Colonel earns Bronze Star

167th Airlift Wing commander recognized for service

167th Airlift Wing commander recognized for service

February 12, 2006|By CANDICE BOSELY


When the Marines' Humvee went off a bank and into a raging river, Col. Eric W. Vollmecke set up a combat search-and-rescue mission, complete with helicopters and pararescue specialists.

Although the rescue mission would turn into one focused on recovering the bodies of two Marines, Vollmecke said the effort reflected the spirit of the United States military.

A Marine officer later told him that "it was a morale booster to all his soldiers to see how much energy the U.S. military put into it to try to rescue (the Marines) and eventually recover their bodies," said Vollmecke, commander of the 167th Airlift Wing of the West Virginia Air National Guard in Martinsburg.

Last month, Vollmecke was awarded a Bronze Star for his overall work in Afghanistan last year. From April to September 2005, Vollmecke was the commander of the 451st Air Expeditionary Group, an active-duty unit stationed at Kandahar Airfield.


Vollmecke, 45, was in charge of 300 to 400 airmen during that time.

"It was the period of the heaviest fighting of Operation Enduring Freedom since the initial invasion" in 2001, said 1st Lt. Andy Schmidt, who served as Vollmecke's executive officer overseas during the mission and who calls his commander "Colonel V."

"He's outstanding," Schmidt said.

Those under Vollmecke's command in Afghanistan moved more than 16,200 personnel and 16,400 short tons of cargo from 1,200 aircraft, controlled more than 1,000 close air support sorties and performed almost 200 search-and-rescue operations, saving 14 lives.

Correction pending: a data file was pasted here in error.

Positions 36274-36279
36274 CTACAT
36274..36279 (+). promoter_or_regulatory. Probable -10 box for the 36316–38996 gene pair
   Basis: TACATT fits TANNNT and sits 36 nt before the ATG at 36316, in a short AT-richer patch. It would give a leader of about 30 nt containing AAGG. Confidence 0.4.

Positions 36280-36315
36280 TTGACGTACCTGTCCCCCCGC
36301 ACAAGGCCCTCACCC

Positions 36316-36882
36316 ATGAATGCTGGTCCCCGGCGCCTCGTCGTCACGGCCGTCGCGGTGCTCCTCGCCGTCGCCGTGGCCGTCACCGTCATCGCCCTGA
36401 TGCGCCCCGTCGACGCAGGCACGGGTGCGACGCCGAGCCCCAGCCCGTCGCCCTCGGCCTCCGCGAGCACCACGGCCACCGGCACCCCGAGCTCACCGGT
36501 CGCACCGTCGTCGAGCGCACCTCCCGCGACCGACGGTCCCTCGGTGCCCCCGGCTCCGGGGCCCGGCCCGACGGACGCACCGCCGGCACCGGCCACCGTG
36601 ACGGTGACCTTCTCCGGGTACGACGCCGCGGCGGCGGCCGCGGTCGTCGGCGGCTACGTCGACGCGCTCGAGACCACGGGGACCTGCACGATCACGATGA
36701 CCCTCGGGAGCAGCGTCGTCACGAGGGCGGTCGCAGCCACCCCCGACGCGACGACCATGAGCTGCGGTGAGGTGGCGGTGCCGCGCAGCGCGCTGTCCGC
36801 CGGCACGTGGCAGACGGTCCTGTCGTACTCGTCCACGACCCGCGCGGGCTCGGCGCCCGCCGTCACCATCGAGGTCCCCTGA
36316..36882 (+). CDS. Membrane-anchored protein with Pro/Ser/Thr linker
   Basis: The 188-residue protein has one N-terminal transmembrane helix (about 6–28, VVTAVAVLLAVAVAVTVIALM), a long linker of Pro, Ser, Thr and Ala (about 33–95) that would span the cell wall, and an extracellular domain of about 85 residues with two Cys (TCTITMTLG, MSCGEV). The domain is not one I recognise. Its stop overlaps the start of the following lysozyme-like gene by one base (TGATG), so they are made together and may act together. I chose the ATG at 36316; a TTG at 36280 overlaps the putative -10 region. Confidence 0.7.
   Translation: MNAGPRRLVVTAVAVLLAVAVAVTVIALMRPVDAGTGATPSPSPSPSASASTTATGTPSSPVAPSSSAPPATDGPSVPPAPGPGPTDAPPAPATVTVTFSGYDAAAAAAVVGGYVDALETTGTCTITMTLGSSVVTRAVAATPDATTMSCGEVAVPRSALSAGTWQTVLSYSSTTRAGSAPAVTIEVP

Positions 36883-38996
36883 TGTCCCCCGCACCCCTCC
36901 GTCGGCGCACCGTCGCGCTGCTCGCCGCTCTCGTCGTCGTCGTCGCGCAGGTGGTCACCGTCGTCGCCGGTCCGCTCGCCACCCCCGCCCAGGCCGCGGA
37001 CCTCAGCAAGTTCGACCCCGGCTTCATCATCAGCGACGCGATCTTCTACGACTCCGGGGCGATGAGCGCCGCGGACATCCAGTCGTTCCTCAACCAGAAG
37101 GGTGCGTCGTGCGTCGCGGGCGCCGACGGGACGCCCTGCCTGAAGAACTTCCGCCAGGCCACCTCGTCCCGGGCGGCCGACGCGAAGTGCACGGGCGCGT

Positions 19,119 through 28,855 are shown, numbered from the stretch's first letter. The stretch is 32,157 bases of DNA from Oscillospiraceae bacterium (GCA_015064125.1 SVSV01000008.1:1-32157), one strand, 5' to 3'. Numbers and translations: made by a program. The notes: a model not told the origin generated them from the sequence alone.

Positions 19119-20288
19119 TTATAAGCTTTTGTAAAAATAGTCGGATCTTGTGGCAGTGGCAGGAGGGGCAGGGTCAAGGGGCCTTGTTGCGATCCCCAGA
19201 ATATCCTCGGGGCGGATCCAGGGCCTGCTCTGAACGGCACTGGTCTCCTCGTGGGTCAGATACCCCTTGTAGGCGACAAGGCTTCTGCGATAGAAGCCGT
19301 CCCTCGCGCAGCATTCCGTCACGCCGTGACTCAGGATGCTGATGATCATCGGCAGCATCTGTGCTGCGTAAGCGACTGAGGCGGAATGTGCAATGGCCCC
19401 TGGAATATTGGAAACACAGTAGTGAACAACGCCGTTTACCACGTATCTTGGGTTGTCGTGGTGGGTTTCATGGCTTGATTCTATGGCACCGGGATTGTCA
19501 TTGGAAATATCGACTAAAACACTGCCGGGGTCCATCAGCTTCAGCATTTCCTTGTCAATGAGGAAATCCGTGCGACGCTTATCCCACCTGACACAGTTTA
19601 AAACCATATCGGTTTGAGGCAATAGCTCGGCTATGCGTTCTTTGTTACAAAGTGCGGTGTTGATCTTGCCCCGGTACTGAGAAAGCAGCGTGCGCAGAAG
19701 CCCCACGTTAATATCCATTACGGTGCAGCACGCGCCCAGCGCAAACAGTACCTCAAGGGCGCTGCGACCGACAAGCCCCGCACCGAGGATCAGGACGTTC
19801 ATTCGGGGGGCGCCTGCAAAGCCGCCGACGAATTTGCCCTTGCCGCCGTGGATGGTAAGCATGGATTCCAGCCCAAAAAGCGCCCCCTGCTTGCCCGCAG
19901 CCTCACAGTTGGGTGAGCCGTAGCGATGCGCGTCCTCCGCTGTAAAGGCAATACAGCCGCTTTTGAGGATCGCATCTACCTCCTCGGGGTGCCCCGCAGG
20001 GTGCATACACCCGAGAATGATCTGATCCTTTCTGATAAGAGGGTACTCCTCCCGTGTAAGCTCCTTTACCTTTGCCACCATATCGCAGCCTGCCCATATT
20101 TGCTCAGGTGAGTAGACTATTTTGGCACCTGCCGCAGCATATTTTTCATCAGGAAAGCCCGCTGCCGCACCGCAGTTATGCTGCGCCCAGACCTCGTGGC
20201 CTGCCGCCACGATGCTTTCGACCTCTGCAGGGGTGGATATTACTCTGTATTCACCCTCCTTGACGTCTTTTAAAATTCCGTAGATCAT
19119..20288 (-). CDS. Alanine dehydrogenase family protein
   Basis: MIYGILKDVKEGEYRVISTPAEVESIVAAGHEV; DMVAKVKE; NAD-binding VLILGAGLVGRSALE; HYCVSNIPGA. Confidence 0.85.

Vollmecke's three key responsibilities were ensuring the strategic airlift was maintained, which was the primary way soldiers on front lines were supplied and reinforced; maintaining command of the skies over Afghanistan; and working with the Afghanistan government to transition the airfield back to the Afghan people, as well as helping Afghans rebuild infrastructure in the region.

Kandahar Airfield is on the southern edge of the country, near Pakistan. The airfield's terminal since has been turned over to the people of Afghanistan and this spring, the base is to become a NATO-led facility, with the U.S. to have a smaller presence there, Vollmecke said.

Vollmecke, of Great Falls, Va., said he considers himself to be a true "citizen soldier" whose full-time job is not with the military. He works for SCRA, a research-and-development firm working with cutting-edge technology related to manufacturing.

He previously served on active duty with the Air Force and has been a Guard member with the 167th Airlift Wing since 1989.

The airfield where Vollmecke served in Afghanistan was attacked several times and a lot of soldiers died while Vollmecke was there, he said.

"There are hard days and there are hard, sad days," he said of his stint there.

Vollmecke, a mountain climber who left a homemade "167th" flag atop Mount Chulo in Nepal, said he was pleased there was a mountain known as "three-mile mountain" to the north that he could see.

It was a far cry, however, from the snow-capped mountain he climbed.

Temperatures in Afghanistan reached the 120s and, after a while, dry heat is just as miserable as any other kind, Vollmecke said. And any sort of breeze would stir up the powdery earth, stinging people's eyes.

The heat presented a challenge to air operations since performance data usually tests planes in temperatures of up to 45 degrees Celsius, or 113 degrees Fahrenheit. It wasn't known whether planes would operate at higher temperatures or whether the runway was long enough, given the heat. Personnel at the base were rebuilding the 40-year-old runway.

"The asphalt was melting on us," Vollmecke said.

Despite the challenges, Vollmecke said serving in Afghanistan was a simpler way of life, where he understood his mission and duties and was not distracted by the noises of modern-day society.

He said he appreciated smaller pleasures, such as playing chess, running or reading a book.

"You really value these little things," he said.

He has not returned to Afghanistan, but said he would be willing to fly there again for "a brief visit" after the 167th acquires its C-5 jumbo jets, expected to happen early next year.

Vollmecke became the commander of the 167th Airlift Wing in January 2004.

Since Sept. 11, 2001, six Bronze Stars and two Purple Hearts have been awarded to members of the 167th.

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